Devastation in Dadaab

Thousands of children require treatment for severe malnutrition.
MUAC measurement

A post by Issakha Diop, who is responding to the crisis in the Horn of Africa on behalf of Helen Keller International.

I am currently stationed in northeastern Kenya (260 miles northeast of Nairobi and 46 miles west of Somalia) at Dadaab, the largest refugee camp in the world. It was designed to provide temporary shelter for the 90,000 people fleeing from Somalia’s civil war in early 1990. As the war, drought, and insecurity continued in Somalia, the three camps in Dadaab – Ifo, Hagadera and Dagahaley – became home for over 450,000 people.

Today, 1,000 to 1,500 new people arrive each day because of the current drought and food crisis in East Africa.

Little Abdulay Sahal Mohamed from Somalia arrived with his family five days ago. His entire family – his parents and six other siblings – walked for 21 days before reaching a reception point at the Kenya/Somalia border to be transported to Dadaab by UNHCR.

I can tell just by just looking at Abdulay that he suffers from severe acute malnutrition. He’s three, but weighs only 6.1 kg (13.4 pounds); his arms are very thin, measuring 9.2 cm. His father, however, considers him “very lucky”; two of his younger siblings died during their journey from starvation.

Abdulay is being treated at the Ifo Refugee Hospital at an inpatient care unit managed by the German Development Organization (GIZ). Since Abdulay cannot take food orally, he is on nasogastric tube. His condition is improving and he could be referred to outpatient care soon.

Abdulay, a severly malnourished Somali boy being treated at Ifo Refugee Hospital.

Abdulay, a severly malnourished Somali boy, receives nourishment from a nasogastric tube.

At the Ifo Refugee Camp, another 3,000 children under five years old are severely malnourished, with more arriving every day. GIZ is one of several agencies providing a package of preventive and curative services, including Community-based Management of Acute Malnutrition.

Severely acutely malnourished children who have poor appetites and/or medical complications are referred to inpatient care at the Ifo Refugee hospital. There, they receive medical treatment and nutritional care such as therapeutic milks or the peanut-based Plumpy’Nut. The hospital has 12 beds, but over 80 children currently need help. The inpatient unit is overcrowded, the staff is overwhelmed, and the patients are very, very sick. Although care is provided 24 hours a day, the mortality rate is heart-breakingly high, with as many as four children dying every day.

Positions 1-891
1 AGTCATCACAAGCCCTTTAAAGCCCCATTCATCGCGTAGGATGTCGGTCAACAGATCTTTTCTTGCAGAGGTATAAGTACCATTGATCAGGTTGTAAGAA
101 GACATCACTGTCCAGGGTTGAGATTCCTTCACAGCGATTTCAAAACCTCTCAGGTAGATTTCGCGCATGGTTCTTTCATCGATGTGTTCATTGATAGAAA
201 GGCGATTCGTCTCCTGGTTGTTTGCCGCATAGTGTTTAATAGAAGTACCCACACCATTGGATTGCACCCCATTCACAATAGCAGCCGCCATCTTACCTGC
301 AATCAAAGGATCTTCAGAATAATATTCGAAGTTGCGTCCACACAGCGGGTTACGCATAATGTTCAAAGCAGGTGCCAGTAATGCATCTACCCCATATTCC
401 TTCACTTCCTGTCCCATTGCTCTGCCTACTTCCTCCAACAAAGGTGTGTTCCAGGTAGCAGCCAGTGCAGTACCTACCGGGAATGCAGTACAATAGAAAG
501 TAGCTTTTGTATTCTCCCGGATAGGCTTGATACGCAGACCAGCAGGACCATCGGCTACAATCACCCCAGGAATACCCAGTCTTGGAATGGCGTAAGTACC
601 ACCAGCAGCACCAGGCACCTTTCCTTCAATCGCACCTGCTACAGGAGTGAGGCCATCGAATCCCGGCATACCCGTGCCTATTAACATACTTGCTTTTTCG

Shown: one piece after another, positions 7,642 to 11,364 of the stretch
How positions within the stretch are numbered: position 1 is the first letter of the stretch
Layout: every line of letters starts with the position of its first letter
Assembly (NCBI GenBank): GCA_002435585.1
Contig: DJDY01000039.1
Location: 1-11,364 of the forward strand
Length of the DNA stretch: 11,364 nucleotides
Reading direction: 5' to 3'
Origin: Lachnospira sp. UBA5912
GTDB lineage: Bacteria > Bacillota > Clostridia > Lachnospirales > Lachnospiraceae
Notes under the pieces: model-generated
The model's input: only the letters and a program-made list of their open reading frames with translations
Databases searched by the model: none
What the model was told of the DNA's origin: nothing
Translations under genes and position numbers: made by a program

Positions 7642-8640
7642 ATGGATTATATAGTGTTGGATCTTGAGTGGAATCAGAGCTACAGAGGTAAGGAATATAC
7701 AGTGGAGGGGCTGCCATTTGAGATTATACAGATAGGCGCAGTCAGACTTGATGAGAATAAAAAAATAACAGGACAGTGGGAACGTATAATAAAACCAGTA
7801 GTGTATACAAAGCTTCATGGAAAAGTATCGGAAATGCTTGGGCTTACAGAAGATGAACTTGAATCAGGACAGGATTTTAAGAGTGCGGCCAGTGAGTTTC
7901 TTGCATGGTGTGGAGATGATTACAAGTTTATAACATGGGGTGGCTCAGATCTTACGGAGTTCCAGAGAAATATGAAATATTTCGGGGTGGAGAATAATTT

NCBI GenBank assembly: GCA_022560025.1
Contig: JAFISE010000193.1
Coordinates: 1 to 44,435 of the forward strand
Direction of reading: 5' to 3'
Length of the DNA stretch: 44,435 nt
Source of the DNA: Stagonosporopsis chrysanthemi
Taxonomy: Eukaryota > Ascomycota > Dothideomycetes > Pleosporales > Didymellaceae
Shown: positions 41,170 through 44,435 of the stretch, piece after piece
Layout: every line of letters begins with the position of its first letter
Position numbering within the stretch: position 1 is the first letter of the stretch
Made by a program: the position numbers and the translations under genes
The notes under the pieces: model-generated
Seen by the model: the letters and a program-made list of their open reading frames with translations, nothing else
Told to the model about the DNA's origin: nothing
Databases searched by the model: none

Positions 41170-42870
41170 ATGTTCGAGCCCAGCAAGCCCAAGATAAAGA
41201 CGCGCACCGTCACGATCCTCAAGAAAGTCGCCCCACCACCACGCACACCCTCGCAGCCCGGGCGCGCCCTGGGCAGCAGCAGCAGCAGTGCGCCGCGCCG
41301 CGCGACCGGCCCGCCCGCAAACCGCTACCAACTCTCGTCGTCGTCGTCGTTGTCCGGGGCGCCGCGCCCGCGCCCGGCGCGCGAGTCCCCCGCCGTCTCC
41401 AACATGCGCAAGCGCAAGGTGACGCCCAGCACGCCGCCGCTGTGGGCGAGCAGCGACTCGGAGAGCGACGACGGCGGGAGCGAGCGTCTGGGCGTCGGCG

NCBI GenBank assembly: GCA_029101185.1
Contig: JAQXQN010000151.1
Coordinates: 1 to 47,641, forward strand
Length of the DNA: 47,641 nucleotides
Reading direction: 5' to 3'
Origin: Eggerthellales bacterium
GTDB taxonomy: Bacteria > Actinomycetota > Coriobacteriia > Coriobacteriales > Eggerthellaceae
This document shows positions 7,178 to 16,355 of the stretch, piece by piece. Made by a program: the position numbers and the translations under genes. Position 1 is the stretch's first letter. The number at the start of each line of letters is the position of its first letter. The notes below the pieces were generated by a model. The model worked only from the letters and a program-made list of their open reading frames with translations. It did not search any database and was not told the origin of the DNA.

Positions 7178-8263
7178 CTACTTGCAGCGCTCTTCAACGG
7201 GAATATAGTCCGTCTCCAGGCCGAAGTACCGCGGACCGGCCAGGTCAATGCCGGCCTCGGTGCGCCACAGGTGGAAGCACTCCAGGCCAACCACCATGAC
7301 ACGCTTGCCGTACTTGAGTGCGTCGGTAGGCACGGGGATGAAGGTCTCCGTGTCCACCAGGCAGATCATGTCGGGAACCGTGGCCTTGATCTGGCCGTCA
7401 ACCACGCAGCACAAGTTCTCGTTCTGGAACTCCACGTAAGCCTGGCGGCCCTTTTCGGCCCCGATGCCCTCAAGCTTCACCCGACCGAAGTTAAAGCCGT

Severely acutely malnourished children with a good appetite and without any medical complications are treated as outpatients and given Plumpy’Nut at health posts. The outpatient caseload is also very high, with 250-300 children every week needing assistance. When children are admitted, their anthropometric measurements are taken, their hands and faces are washed, they are given an appetite test, and their caregivers receive health and nutrition education. Then they are sent home.

Hand and face washing

Hand and face washing

Appetite test with RUTF

Appetite test using ready-to-use therapeutic foods.

When I arrived at Dadaab I was totally unprepared to hear from so many people who have completely lost hope and to see how many children are suffering, including orphans who desperately walk around the camp looking for help while they wait for their UNHCR registration. I am here on behalf of Helen Keller International to ensure organizations like GIZ and UNICEF are able to appropriately treat children with severe malnutrition and that children like Abdulay recover from the horrors of malnutrition.

Living conditions in the camps are also harsh; food, water, and shelter are scarce, all of which contributes to the further deterioration of nutritional status, especially for children under the age of five. The drought is not expected to end before late 2012 and the war in Somalia continues.

There are systems in place, but resources are extremely stretched. All aid agencies, including HKI, are urgently looking for additional support to ensure that their life-saving interventions can continue – and more lives like Abdulay’s can be saved.

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Categories: Africa, Reducing Malnutrition

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  1. Pingback: A Nutrition Cliff-Hanger in Geneva! | Seed to Sight

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